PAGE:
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National Research Council (U.S.). Committee on Surface Temperature Reconstructions for the Last 2,000 Years

Overview
Works: 1 works in 10 publications in 1 language and 1,649 library holdings
Classifications: QC981.8.C5, 551.6
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Most widely held works by National Research Council (U.S.).
Surface temperature reconstructions for the last 2,000 years by National Research Council (U.S.)( )

10 editions published in 2006 in English and held by 1,649 WorldCat member libraries worldwide

Because widespread, reliable instrumental records are available only for the last 150 years or so, scientists estimate climatic conditions in the more distant past by analyzing proxy evidence from sources such as tree rings, corals, ocean and lake sediments, cave deposits, ice cores, boreholes, glaciers, and documentary evidence. For example, records for Alpine glacier length, some of which are derived from paintings and other documentary sources, have been used to reconstruct the time series of surface temperature variations in south-central Europe for the last several centuries. Studying past climates can help us put the 20th century warming into a broader context, better understand the climate system, and improve projections of future climate. Starting in the late 1990s, scientists began combining proxy evidence from many different locations in an effort to estimate surface temperature changes averaged over broad geographic regions during the last few hundred to few thousand years. These large-scale surface temperature reconstructions have enabled researchers to estimate past temperature variations over the Northern Hemisphere or even the entire globe, often with time resolution as fine as decades or even individual years. This research, and especially the first of these reconstructions published in 1998 and 1999 by Michael Mann, Raymond Bradley, and Malcolm Hughes, attracted considerable attention because the authors concluded that the Northern Hemisphere was warmer during the late 20th century than at any other time during the past millennium. Controversy arose because many people interpreted this result as definitive evidence of anthropogenic causes of recent climate change, while others criticized the methodologies and data that were used. In response to a request from Congress, this committee was assembled by the National Research Council to describe and assess the state of scientific efforts to reconstruct surface temperature records for the Earth over approximately the last 2,000 years and the implications of these efforts for our understanding of global climate change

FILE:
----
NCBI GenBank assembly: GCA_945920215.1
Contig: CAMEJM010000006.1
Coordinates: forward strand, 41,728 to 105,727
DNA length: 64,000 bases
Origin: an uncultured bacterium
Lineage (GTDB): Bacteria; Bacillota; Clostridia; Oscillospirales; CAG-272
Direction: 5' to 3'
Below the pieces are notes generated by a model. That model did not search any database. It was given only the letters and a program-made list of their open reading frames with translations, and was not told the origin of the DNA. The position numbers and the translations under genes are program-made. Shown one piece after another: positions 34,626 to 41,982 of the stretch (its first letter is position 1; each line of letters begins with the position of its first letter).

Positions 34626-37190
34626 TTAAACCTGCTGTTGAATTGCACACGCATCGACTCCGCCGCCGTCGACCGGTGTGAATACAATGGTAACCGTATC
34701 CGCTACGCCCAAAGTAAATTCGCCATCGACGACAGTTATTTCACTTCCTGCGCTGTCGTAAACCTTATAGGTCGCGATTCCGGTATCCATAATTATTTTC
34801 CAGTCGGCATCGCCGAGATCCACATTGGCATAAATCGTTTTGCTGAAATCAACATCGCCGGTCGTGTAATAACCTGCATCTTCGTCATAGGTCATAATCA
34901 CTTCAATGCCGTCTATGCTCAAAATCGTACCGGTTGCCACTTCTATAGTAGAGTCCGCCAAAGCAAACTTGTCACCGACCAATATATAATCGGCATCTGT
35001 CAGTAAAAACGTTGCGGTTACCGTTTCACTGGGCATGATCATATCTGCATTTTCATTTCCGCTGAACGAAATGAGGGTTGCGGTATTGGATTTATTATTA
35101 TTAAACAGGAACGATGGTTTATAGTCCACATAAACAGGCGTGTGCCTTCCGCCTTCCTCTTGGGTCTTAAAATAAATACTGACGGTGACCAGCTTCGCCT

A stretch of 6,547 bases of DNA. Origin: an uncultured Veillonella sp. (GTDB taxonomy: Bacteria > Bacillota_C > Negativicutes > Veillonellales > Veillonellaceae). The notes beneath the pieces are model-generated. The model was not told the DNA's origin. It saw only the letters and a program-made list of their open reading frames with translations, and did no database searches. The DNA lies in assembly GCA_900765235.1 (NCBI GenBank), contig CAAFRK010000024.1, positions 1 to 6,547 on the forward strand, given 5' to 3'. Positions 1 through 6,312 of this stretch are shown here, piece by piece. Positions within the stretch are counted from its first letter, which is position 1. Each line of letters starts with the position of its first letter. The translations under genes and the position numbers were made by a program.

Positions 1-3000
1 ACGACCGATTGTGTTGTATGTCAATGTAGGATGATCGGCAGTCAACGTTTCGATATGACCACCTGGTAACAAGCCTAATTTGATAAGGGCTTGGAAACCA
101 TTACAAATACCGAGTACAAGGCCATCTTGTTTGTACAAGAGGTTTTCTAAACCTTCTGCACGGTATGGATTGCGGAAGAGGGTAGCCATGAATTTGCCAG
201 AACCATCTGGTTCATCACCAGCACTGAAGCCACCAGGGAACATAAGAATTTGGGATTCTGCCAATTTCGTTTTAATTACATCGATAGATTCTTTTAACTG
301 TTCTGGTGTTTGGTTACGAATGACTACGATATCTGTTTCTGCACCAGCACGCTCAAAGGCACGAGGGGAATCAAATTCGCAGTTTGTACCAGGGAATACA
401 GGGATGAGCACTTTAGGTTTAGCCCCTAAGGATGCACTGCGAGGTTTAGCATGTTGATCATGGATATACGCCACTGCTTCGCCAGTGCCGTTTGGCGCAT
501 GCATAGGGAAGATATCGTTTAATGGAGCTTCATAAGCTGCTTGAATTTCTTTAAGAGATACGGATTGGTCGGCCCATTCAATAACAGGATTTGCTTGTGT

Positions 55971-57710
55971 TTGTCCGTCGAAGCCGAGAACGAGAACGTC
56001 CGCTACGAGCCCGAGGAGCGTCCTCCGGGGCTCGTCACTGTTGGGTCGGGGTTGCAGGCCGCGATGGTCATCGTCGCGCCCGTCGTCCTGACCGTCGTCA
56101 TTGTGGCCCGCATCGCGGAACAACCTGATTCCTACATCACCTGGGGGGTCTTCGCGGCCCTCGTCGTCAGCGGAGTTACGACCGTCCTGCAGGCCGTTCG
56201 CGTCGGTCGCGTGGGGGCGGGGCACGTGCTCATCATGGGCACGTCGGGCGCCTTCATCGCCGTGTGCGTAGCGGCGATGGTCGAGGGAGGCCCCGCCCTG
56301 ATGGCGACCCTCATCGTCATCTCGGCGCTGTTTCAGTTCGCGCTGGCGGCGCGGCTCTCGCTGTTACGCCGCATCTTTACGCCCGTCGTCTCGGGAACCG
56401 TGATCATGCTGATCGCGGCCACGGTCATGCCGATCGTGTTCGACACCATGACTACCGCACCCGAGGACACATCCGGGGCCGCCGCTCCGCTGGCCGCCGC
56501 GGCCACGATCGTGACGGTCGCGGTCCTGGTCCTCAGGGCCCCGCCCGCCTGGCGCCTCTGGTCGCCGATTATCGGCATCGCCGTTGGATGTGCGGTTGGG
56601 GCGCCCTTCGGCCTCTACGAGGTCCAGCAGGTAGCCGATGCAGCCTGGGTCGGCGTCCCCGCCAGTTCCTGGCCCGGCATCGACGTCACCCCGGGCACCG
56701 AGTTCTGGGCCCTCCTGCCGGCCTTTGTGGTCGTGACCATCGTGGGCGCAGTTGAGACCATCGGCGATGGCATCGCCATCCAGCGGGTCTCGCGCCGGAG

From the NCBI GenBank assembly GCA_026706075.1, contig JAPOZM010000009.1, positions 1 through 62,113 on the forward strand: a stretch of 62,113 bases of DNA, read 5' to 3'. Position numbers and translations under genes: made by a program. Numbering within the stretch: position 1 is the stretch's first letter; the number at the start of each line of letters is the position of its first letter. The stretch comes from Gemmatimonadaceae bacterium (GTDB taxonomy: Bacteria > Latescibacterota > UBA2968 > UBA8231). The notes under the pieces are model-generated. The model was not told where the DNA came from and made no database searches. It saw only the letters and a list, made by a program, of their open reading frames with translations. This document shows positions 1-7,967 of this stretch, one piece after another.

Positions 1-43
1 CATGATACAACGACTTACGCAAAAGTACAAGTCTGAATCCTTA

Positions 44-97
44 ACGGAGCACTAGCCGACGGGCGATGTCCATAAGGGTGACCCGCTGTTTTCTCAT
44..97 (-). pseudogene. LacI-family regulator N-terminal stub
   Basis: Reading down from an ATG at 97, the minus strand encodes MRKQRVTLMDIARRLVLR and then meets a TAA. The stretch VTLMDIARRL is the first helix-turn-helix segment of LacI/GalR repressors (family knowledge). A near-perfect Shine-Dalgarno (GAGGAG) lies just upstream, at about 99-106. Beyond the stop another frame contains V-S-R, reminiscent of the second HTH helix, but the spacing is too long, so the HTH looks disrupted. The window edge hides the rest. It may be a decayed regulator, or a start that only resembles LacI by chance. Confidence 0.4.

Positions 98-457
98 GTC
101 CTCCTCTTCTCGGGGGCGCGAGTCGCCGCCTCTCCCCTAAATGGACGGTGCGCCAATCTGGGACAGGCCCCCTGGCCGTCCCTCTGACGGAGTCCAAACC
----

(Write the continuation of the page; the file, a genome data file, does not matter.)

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Surface temperature reconstructions for the last 2,000 years
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Alternative Names
Committee on Surface Temperature Reconstructions for the Last 2,000 Years

Committee on Surface Temperature Reconstructions for the Last 2000 Years

National research council

National Research Council Board on Atmospheric Sciences and Climate Committee on Surface Temperature Reconstructions for the Last 2,000 Years

National Research Council Board on Atmospheric Sciences and Climate Committee on Surface Temperature Reconstructions for the Last 2000 Years

National Research Council Committee on Surface Temperature Reconstructions for the Last 2000 Years

National Research Council (U.S.). Board on Atmospheric Sciences and Climate. Committee on Surface Temperature Reconstructions for the Last 2,000 Years

Languages
English (10)